Designing visualizations to identify and assess correlations and trends: An experimental study based on price developments

Lisa Perkhofer, Conny Walchshofer, Peter Hofer

Research output: Chapter in Book/Report/Conference proceedingsConference contributionpeer-review


Alongside the increase in available data, long histories, and the need to look at unconventional investment strategies (high risk and low risk by focusing on parallel or opposing stock price developments), multiple visualization options have emerged. This is caused by the ability of visualizations to provide insights such as an accurate and efficient assessment of possible correlations and trends. This study focuses on an optimal way to visualize correlations between two officially listed price developments (stock prices, indices, and commodity goods). In this regard, the choice and the design of the visualization used can influence decision accuracy substantially, however, explicit effects on visualization use and design choices are mostly lacking. To fill this gap, this study tests two highly recommended visualization types (a scatterplot and a parallel coordinates plot) and three concrete design features (regression line – yes vs. no; color – mono vs. multi; interaction – filter vs. select). Although the results indicate that scatterplots outperform parallel coordinates plots in all design conditions, parallel coordinates plots are less affected by deviations from a normal distribution (measured by kurtosis and skewness) and with increasing experience they might be equally effective.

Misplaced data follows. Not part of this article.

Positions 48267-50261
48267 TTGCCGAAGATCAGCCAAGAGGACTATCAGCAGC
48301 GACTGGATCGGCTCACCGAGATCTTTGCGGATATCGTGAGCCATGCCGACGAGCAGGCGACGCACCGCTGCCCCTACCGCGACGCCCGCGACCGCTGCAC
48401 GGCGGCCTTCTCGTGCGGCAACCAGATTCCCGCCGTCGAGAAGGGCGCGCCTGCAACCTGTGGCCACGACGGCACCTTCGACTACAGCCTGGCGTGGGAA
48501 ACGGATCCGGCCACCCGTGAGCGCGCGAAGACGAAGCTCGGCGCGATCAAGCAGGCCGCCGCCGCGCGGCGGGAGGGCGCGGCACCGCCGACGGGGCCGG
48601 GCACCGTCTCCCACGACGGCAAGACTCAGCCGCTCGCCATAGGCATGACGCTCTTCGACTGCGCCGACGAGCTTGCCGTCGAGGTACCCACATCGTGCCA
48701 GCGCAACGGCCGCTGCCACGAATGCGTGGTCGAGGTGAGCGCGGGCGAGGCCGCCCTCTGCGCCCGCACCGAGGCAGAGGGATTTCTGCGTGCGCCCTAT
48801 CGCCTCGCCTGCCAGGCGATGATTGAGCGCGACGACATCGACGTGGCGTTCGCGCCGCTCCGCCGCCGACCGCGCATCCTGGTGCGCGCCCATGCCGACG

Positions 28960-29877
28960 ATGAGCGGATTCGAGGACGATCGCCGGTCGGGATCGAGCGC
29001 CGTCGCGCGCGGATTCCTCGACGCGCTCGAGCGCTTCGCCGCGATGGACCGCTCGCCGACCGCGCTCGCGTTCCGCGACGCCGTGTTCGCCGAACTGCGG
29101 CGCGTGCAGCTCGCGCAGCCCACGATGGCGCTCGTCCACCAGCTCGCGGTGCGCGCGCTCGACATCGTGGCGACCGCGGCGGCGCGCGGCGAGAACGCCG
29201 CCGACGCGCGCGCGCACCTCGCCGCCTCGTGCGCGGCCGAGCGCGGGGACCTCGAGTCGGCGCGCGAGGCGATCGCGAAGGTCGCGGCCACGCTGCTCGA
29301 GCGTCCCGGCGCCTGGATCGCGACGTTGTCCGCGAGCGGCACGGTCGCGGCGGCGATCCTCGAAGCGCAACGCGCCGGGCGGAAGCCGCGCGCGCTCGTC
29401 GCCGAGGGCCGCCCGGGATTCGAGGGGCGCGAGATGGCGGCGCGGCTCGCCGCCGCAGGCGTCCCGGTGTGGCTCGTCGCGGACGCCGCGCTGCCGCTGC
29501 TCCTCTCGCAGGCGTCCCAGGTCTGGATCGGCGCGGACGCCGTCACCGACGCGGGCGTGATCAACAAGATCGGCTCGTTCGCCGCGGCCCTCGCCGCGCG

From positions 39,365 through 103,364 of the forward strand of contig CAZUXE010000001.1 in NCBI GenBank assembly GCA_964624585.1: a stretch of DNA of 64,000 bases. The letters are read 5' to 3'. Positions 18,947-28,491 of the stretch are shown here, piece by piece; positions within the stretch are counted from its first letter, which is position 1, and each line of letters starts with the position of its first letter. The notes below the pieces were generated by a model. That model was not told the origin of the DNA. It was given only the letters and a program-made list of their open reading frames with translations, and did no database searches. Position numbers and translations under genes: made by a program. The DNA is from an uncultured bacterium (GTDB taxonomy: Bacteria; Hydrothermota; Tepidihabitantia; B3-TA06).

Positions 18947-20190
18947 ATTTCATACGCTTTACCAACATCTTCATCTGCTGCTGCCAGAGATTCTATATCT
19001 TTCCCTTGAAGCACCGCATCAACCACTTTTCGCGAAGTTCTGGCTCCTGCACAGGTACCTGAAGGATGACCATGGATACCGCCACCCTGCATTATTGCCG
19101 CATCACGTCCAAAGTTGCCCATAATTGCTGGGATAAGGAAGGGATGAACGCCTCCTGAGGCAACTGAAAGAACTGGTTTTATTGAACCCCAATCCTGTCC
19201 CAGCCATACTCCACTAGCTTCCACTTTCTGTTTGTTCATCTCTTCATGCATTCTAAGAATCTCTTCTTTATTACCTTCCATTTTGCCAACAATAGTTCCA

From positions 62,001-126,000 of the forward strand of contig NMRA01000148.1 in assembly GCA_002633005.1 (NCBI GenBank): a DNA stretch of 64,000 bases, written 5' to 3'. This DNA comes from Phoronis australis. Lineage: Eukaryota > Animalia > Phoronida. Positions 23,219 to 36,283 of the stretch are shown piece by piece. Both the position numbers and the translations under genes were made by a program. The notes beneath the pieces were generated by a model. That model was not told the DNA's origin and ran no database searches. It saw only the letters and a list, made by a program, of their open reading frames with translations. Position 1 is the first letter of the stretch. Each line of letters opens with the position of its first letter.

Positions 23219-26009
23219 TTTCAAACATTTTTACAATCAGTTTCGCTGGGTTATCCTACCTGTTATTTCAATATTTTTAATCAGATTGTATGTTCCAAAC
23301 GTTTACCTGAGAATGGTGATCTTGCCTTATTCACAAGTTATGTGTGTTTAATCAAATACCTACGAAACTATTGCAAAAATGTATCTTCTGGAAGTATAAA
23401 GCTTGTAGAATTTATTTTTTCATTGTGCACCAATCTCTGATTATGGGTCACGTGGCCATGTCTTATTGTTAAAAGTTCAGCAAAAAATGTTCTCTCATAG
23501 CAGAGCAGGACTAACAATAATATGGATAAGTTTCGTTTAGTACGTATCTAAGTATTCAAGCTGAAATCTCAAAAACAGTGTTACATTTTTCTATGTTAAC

Original languageEnglish
Title of host publicationProceedings of the 17th Finance, Risk and Accounting Perspectives Conference (FRAP)
Publication statusPublished - 2019
Event17th Finance, Risk and Accounting Perspectives Conference (FRAP) - Helsinki, Finland
Duration: 23 Sept 201925 Sept 2019


Conference17th Finance, Risk and Accounting Perspectives Conference (FRAP)
Internet address


  • Big data visualization
  • visual analytics
  • scatterplot
  • parallel coordinates plot
  • correlation identification

Cite this